Conversely, if the group engaged in a process to manage agreement, the conflict might be heard, even encouraged, thoroughly discussed. Opposing viewpoints might be charted and debated. Expectations might be described at both maximum success and dismal failure. Indicators could be created with contingency plans for positive and negative scenarios.

Does your team manage conflict to make sure discussions are comfortable and efficient?


Does your team manage agreement, to encourage spirited discussion of both sides of an issue? When things get uncomfortable, can your team live through the stress of conflict to arrive at a well argued decision?

When I look around a room and see that each person is comfortably sitting, I can bet the issue on the table is of little importance. But, if I see stomachs tied in knots, the issue on the table is likely to be important.

Slow Walking and Sandbagging

“What do you think is slowing down the team?” I asked.

Darla did not immediately respond. “I don’t think they like me. I have been their manager now, for three weeks. I know it is a short time to make an assessment, but I would think, by now, they might drop the pretense and be a little more cordial.”

“How long does it take to make a first impression?”

“You mean, from three weeks ago, the first day?” she replied.

“Yes, I assume the assessment of you, by the team, was made within the first three minutes of your landing in your office. By the way, you are the third manager in the past 18 months, so don’t think it is all about you.”

“I know, I know. That was made very clear in my interview, but I thought I was up for the challenge. It’s just that, even in a meeting, I say something, and I sense an imperceptible roll of the eyes in response. We have some new projects I am supposed to roll out, yet, I have never seen a group of people move so slowly.”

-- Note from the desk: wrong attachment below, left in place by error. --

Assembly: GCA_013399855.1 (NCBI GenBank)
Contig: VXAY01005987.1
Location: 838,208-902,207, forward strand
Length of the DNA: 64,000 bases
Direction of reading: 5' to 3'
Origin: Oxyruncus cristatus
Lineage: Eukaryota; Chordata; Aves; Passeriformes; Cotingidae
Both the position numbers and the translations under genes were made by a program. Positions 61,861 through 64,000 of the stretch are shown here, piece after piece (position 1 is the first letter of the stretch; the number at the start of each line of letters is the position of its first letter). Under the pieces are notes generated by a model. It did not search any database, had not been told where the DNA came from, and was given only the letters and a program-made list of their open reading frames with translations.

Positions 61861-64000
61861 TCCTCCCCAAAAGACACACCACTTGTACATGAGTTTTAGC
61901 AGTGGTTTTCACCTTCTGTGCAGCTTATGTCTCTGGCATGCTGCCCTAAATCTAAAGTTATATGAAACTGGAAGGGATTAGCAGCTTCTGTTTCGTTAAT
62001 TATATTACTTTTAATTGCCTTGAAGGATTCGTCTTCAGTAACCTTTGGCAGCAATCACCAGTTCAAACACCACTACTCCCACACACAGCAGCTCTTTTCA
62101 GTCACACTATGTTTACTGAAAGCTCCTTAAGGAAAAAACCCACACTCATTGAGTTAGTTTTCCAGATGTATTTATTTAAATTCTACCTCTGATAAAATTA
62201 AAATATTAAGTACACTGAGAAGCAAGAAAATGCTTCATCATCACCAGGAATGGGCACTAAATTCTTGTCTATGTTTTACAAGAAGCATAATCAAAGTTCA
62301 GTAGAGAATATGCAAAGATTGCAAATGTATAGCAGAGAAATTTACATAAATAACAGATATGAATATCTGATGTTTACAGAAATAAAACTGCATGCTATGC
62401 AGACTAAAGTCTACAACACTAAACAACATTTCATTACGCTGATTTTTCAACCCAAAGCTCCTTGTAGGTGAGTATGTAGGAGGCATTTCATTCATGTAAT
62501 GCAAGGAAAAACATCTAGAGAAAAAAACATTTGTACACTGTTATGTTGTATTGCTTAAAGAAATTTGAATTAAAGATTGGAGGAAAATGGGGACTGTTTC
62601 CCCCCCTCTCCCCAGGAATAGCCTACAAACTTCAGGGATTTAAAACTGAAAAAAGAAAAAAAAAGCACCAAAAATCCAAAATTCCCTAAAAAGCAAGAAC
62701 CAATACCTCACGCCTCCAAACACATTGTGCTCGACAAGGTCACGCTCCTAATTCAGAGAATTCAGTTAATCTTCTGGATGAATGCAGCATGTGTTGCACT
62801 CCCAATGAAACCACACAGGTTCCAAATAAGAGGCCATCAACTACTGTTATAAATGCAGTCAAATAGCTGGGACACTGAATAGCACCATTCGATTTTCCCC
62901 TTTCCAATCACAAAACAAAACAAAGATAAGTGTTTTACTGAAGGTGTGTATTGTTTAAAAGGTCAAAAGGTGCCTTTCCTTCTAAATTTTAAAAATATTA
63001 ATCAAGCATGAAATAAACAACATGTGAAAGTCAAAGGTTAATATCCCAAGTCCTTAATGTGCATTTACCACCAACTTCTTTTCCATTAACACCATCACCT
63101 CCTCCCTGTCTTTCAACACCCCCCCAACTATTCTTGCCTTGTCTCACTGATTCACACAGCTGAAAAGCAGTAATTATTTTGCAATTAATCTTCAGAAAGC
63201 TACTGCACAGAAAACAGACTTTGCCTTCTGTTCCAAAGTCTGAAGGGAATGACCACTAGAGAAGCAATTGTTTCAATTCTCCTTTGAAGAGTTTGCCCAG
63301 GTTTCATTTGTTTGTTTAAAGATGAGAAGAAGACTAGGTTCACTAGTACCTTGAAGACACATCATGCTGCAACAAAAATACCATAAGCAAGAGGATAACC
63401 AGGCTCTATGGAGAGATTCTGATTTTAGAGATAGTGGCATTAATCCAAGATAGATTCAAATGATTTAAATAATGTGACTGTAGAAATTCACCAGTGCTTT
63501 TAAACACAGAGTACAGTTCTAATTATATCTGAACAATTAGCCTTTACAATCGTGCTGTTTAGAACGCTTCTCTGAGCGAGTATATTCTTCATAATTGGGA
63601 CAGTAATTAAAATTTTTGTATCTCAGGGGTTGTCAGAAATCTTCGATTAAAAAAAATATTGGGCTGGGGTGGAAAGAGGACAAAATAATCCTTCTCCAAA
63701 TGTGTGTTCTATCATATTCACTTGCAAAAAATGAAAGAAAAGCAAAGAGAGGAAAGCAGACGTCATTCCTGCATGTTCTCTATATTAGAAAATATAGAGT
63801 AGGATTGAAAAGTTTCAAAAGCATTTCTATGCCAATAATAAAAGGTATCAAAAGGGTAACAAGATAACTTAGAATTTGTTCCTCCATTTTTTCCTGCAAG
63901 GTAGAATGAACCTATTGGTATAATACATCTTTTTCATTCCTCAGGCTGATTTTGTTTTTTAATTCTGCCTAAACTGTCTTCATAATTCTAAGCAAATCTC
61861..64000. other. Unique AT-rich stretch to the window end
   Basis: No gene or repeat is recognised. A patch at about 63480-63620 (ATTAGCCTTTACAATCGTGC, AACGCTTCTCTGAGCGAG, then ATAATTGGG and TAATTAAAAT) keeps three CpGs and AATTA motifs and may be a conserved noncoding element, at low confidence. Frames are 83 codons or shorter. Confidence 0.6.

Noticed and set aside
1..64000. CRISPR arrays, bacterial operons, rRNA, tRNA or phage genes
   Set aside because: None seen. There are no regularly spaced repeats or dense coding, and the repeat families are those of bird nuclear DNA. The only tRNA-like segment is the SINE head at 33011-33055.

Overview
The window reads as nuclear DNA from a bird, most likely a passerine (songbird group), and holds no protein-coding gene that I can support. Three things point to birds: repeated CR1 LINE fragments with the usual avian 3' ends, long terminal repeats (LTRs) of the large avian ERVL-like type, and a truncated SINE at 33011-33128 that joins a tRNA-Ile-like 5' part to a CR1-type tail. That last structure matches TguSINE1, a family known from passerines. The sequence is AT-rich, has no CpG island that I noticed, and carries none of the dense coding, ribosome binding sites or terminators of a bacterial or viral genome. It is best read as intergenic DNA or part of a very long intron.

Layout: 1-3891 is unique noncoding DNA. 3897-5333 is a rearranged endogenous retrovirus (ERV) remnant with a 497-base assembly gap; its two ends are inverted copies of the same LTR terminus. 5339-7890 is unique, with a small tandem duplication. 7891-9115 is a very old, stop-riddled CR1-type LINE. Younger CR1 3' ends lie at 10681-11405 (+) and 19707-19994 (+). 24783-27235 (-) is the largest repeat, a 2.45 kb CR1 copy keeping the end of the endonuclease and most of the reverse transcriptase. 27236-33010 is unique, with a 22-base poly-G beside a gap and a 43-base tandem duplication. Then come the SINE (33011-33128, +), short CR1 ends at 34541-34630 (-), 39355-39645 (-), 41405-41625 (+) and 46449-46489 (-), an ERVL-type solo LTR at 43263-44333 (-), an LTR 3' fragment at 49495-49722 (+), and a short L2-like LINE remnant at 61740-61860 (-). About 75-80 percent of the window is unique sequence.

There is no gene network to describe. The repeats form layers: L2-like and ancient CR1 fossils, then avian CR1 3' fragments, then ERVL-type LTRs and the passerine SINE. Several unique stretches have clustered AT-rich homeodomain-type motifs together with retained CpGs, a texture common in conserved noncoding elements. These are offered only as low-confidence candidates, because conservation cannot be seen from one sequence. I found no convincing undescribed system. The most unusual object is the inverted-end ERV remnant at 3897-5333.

“Do you think they are sandbagging you?” I wanted to know.

Darla nodded. “I get the feeling, they think if they stiff-arm me long enough, I will quit, just like the last two managers.”

“If you had to describe the mental state of the team, what words would you use?”

“Defensive, collusive, irrational. I mean I am not a bad person. The projects I am supposed to roll out are good projects, interesting work.”

“So, if the projects are not the problem, and you are not the problem, what is the problem?”

“The words you used, the mental state of the team.”

The Culprit is the Contract

As a manager, when we protect our team from the truth, we create dependency. Our behavior becomes an unspoken contract that, when there is bad news, the team doesn’t have to worry, because the manager will bear the impact. When there is a hard problem to solve, the team can stand and watch while the manager solves it. When there is a tough decision to make, the team can deny all responsibility and point to the manager, after all, that is why the manager gets paid the big bucks. When there is a conflict in the team, the team can whine and complain behind everyone’s back and depend on the manager to step up and confront the issue.

This circumstance feels good in the beginning. The team is off the hook. The manager gets to play God. The offer of omnipotence from the team to the manager is difficult to turn down, irresistible. It is a co-dependent relationship that cannot be sustained.

It is a contract based on a falsehood. While the manager promises to shield the team from pain, there will (always) come a time when that is no longer true. The truth (pain) spills on to the team. The team feels betrayed. The unspoken contract is broken and the team will turn on the leader.

Documented in military literature, the squad leader makes a promise to the platoon. “Do what I say. Follow my lead. And, I will bring everyone home safely.” It is a promise the platoon desperately wants to believe and the seduction of the leader begins.

Reality always wins. A fire fight ensues and one hapless recruit does not return alive. The contract is broken, the team feels betrayed. In the quiet of the camp at night, one lone team member lifts the flap of the leader’s tent and rolls in a grenade. The military term is fragging.

It was not that someone died. It was a relationship based on a lie. Inevitable betrayal of a unspoken contract. The culprit is the contract.